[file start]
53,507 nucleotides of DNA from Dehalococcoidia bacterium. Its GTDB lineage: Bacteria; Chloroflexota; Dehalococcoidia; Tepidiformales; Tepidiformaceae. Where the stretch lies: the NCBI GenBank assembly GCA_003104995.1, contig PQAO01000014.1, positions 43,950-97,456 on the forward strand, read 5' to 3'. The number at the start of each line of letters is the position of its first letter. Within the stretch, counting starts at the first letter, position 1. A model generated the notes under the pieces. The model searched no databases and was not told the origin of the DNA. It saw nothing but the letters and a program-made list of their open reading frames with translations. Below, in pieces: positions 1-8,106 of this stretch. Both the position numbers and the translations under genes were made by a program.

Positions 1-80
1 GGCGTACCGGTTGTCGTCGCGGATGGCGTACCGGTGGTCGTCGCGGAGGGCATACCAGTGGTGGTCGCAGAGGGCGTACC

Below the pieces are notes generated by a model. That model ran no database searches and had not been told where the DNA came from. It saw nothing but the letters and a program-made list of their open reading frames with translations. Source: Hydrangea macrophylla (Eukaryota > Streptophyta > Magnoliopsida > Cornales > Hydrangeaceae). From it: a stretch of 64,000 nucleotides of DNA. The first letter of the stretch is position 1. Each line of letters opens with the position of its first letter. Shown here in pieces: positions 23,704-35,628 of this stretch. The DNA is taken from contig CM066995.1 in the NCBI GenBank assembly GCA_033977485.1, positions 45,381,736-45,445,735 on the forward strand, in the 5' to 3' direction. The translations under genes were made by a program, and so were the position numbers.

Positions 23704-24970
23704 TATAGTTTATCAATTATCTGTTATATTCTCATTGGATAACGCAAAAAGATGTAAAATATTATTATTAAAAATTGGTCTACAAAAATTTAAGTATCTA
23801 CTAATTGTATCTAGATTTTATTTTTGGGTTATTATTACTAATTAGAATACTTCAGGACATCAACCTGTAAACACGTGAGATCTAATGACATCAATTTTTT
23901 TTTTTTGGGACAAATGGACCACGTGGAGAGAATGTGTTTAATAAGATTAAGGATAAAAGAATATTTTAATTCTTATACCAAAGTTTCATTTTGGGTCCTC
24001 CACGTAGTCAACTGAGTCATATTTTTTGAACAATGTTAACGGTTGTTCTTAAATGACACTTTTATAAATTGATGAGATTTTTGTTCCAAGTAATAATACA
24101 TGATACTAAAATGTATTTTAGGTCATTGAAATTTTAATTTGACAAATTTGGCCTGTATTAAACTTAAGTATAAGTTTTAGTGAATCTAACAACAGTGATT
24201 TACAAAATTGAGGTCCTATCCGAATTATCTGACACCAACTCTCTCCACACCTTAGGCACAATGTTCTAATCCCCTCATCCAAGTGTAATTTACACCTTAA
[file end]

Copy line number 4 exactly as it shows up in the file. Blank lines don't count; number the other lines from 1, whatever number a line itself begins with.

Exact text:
Below the pieces are notes generated by a model. That model ran no database searches and had not been told where the DNA came from. It saw nothing but the letters and a program-made list of their open reading frames with translations. Source: Hydrangea macrophylla (Eukaryota > Streptophyta > Magnoliopsida > Cornales > Hydrangeaceae). From it: a stretch of 64,000 nucleotides of DNA. The first letter of the stretch is position 1. Each line of letters opens with the position of its first letter. Shown here in pieces: positions 23,704-35,628 of this stretch. The DNA is taken from contig CM066995.1 in the NCBI GenBank assembly GCA_033977485.1, positions 45,381,736-45,445,735 on the forward strand, in the 5' to 3' direction. The translations under genes were made by a program, and so were the position numbers.